The East Africa Business Council (EABC) has recommended to governments of the East African Community member states to take financial measures that will mitigate the impact of coronavirus in the community member states.
In it’s recommended measures the council requested Central Banks in the EAC region to restructure loans by allowing a considerable period for Non-Performing Loans (NPLs) and prioritize payment of domestic debts.
“This will give relief to both lenders and borrowers at the time of COVID-19 pandemic and inject liquidity in the market while enabling sustainability of businesses especially SMEs,” the EABC statement issued April 14 reads.
EABC also asked Central banks to extend lending facility to commercial banks, to consider lowering the repo rate and reserve requirement ratio and to review existing treasury Bonds/Securities rediscount (Open Market Operations) through buying back bonds at the prevailing market rate.
“The lower Central Bank Rate will incentivize commercial banks to lend at lower rates to the private sector and will allow commercial banks to have more liquidity and enough lending capacity, while also enabling commercial banks to have sufficient funds for lending to the private sector and provide liquidity to the economy,” EABC said.
Some of these recommendations came after Rwanda central bank (BNR) had taken big steps towards implementing the financial measures to mitigate the impact of coronavirus.
For example, before Covid-19, BNR had retained its repo rate (5.0%) for the third consecutive year and after Covid-19 it announced releasing liquid money worth Rwf50billion for commercial banks to be able to lend to private businesses affected by Covid-19.
This also came with directives to relax standing loans repayment procedures which include relief on repayment deadlines.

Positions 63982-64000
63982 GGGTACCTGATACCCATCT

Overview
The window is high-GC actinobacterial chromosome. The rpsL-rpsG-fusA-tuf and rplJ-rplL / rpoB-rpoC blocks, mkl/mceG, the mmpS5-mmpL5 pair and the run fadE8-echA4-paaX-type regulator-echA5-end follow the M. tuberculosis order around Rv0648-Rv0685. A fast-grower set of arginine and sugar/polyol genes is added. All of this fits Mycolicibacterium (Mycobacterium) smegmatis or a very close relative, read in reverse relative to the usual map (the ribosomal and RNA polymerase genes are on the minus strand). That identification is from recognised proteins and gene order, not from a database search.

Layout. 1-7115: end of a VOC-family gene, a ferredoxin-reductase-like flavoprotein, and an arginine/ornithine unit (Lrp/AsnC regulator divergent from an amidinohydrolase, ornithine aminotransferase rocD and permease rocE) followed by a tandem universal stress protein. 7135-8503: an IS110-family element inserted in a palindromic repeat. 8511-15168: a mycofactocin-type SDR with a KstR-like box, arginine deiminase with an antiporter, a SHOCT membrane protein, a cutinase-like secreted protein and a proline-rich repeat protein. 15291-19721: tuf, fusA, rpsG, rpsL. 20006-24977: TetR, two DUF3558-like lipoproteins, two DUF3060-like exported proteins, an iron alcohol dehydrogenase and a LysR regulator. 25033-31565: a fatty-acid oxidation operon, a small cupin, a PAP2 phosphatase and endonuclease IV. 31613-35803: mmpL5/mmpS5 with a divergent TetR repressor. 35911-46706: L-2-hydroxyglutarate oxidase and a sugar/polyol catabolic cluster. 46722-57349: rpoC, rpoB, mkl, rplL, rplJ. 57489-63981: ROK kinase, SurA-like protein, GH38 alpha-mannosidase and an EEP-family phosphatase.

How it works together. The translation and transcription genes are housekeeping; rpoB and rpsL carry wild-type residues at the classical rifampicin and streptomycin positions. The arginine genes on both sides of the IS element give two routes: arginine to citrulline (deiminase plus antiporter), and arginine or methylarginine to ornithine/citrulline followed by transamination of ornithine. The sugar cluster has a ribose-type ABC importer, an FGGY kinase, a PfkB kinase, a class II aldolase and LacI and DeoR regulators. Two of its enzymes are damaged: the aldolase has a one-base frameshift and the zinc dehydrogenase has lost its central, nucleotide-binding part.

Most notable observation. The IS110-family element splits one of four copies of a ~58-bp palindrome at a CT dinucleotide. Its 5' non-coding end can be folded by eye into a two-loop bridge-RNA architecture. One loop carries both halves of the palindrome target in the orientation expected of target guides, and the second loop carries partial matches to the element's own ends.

Bank of Kigali (BK), Rwanda’s biggest commercial bank by assets ($1billion) officially followed suit by relaxing regulations on personal and business loans and releasing over Rwf282billion to government to distribute as cash or relief items to citizens affected by Covid-19.
In Kenya, the Kenya Central Bank released Shs7.388billion to the government to support the fight against COVID-19. The bank explained that the money was an “exceptional and unbudgeted windfall”
The bank has lowered Kenya’s economic growth prospects for 2020 from above 6% to possibly 3.4%.
Rwanda and Kenya have also already announced April salary cuts and forfeiting for their top government officials as part of the endeavors to cushion the impact of Covid-19 on their economies.
With such actions, the council expects the community wich has a grip on the inflation, unemployment and exchange rates of which Rwanda estimates to maintain a headline inflation of 5% as rates are cushioned by increase in export products.
On fiscal policy, the council said that EAC governments need to increase minimum taxable salary income to at least $250r. They also suggest that member states should reduce income tax rate for companies to 20%, and corporate tax rate to 20% but also allocate enough funds to cater for outstanding VAT refunds.
Kenya has proposed, at this point, a 100% tax relief for low-income-earning persons (earning gross monthly income of up to KES 24,000), a reduction in the top Pay-As-You-Earn (PAYE) rate, and other changes such as cash transfers, credit relief, lower Value Added Tax (VAT), and a corporate tax cut.
EABC said that if this is done, it will increase the disposable income of low earning workers to enable them to mitigate the COVID-19 impact and increase the net salary of employees to enable workers to have extra money to spend on the advent of COVID-19 pandemic.
On cross-border cargo flow, food security, essential commodities supply and movement of persons, which are key areas of the region trade for over 177 million people and a GDP of US$ 193.7 billion (as of 2019), the council said EAC Partner States should adopt a coordinated preparedness approach with uniform enforcement procedures in combating the COVID-19.
Already some of these measures are in place with Rwanda, Uganda and Kenya restricting their border movements by conducting curfews of border posts and on-site testing of cargo transporters and people officially crossing their borders.
“New measures on facilitating flow of cargo across the region should be well elaborate and understood by all stakeholders to avoid misinterpretation enforcement hiccups,” the council said.
With the already halted air travels, except cargo flights, the council also advised partner states to devise post-pandemic recovery strategy to revive the air transport sector to avoid complete closure of business.